Build thoughts for 2005 TJ

TJ05

New Member
Feb 7, 2019
6
Michigan
This is my first post, and I am happy to be a new member of the forum. I am looking to get some ideas from some other tj owners.
So, my Jeep is an 05 tj. I live in Michigan. When I bought it, the owner was a mechanic and he bought it from a customer of his who kept the Jeep in South Carolina for its entire life up until the last two years, so it is completely spotless rust free. It’s got 130,000 miles and I plan on making this Jeep last a very long time. I’m a full time college student, so I don’t have unlimited funds but I also don’t cheap out. I want quality parts that won’t fail me when I’m on a trail etc. when I bought it, the seller told me it had a 3 inch lift, I think it looks more like a 2.5 but who knows. I have 33/10.5 tires on it right now. Warn winch, front and rear bumpers, led headlights, and a few other things.
Basically, what I’m looking for is to clear the same size tires but 12.5 wide instead of the 10.5. I’m clearing fine right now but I suspect they would rub with the wider tires on it. I don’t want to go to 35’s with the D35 in the rear currently and I don’t want to regear from 3.73 just yet. I was thinking of buying teraflex springs, or another brand, in 3/3.5 inch springs, bilstein shocks, and a SYE if I have to. I’m wondering if this would be okay or cause more problems than I already have? Thank you!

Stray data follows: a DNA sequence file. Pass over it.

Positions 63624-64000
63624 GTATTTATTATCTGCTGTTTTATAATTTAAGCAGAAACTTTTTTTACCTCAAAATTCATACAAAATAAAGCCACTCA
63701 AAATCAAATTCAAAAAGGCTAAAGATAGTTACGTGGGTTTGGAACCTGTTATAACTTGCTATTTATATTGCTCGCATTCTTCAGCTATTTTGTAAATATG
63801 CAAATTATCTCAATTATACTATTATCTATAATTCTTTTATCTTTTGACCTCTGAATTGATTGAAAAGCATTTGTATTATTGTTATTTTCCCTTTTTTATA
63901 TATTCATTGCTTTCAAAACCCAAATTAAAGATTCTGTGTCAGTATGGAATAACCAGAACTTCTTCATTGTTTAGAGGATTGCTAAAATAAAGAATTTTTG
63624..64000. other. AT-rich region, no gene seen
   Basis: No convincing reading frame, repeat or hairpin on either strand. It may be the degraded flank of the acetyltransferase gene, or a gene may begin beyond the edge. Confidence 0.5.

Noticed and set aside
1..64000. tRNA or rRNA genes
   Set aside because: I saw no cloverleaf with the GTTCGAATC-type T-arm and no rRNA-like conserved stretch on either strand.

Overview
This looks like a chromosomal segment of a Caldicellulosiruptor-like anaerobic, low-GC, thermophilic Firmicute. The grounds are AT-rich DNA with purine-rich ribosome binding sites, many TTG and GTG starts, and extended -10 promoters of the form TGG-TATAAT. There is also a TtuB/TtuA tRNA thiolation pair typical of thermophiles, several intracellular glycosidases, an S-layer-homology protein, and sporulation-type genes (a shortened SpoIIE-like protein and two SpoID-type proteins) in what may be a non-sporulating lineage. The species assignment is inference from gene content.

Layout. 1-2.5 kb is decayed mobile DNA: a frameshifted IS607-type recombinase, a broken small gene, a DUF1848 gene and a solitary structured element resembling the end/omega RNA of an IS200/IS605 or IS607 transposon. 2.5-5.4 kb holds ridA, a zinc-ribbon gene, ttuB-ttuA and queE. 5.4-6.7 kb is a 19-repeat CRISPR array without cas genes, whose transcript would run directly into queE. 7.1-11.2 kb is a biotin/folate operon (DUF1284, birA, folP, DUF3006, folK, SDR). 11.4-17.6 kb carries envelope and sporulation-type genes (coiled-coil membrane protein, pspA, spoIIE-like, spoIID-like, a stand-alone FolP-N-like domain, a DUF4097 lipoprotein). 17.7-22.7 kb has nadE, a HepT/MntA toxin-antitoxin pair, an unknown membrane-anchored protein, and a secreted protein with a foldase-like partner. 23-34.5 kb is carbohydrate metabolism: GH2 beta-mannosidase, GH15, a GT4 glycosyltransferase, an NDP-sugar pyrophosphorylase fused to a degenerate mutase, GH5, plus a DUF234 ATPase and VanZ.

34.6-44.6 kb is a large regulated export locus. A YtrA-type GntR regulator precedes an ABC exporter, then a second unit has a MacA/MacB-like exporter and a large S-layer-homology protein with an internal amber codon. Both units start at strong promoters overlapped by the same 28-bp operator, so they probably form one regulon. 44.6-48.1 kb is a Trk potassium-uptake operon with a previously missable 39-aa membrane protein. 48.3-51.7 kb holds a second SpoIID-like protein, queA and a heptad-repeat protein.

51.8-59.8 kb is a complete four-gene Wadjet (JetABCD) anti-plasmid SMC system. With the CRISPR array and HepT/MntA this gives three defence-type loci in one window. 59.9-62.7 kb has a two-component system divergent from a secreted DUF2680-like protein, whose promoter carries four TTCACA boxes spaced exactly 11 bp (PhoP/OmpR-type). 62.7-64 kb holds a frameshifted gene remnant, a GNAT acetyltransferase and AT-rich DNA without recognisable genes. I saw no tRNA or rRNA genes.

astjp2

TJ Enthusiast
Aug 22, 2018
752
Utah and Alaska
I would stick with the 10.5's for now, you live in snow and the narrower tires seem to work better in snow. I live near teraflex, I remember when then were Mepco 4x4, look at the currie springs, Snyergy or anyone else but teraflex... you an install a 1.25" body lift and stick with the springs you have. Shocks and good control arms are more important than the springs. Tummy tuck, motor mount lift, and the correct drive shafts are where I would focus. You can consider outboarding your rear springs, that will vastly improve your ride. @mrblaine Blaine on here is a good resource. Might be worth a trip to california to visit him to get a few mods done if you dont have the skills. Good luck. Tim
 
OP
TJ05

TJ05

New Member
Feb 7, 2019
6
Michigan
I would stick with the 10.5's for now, you live in snow and the narrower tires seem to work better in snow. I live near teraflex, I remember when then were Mepco 4x4, look at the currie springs, Snyergy or anyone else but teraflex... you an install a 1.25" body lift and stick with the springs you have. Shocks and good control arms are more important than the springs. Tummy tuck, motor mount lift, and the correct drive shafts are where I would focus. You can consider outboarding your rear springs, that will vastly improve your ride. @mrblaine Blaine on here is a good resource. Might be worth a trip to california to visit him to get a few mods done if you dont have the skills. Good luck. Tim